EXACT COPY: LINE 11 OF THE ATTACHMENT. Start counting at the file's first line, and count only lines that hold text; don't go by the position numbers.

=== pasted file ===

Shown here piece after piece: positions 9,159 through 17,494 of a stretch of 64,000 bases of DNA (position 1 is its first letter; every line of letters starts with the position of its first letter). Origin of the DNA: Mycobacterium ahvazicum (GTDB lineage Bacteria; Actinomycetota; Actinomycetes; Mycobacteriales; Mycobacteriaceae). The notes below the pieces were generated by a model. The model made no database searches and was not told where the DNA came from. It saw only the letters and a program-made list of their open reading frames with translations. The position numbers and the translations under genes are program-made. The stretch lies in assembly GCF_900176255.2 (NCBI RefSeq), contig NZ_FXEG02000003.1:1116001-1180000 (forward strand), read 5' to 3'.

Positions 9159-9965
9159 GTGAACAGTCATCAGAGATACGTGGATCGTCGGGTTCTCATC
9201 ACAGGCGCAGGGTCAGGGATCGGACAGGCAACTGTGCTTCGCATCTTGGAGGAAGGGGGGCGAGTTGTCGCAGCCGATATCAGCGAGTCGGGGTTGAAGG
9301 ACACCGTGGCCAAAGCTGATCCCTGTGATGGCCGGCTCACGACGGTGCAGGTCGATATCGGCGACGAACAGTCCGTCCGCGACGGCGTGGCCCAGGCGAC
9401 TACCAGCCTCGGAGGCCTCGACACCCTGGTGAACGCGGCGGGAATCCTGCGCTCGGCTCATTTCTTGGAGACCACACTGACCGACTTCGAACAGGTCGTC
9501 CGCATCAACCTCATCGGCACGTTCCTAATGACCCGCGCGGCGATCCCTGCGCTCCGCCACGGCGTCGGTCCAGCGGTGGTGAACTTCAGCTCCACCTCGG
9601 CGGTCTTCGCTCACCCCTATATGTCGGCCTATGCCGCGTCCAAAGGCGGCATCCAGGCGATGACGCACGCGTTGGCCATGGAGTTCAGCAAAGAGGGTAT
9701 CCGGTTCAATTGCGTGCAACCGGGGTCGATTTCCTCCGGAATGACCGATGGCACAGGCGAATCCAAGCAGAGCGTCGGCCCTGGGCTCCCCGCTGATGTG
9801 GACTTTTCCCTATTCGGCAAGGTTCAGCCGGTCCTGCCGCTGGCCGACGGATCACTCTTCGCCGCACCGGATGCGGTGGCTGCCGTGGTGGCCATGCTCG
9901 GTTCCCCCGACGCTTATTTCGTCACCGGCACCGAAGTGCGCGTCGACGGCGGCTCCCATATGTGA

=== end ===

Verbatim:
9901 GTTCCCCCGACGCTTATTTCGTCACCGGCACCGAAGTGCGCGTCGACGGCGGCTCCCATATGTGA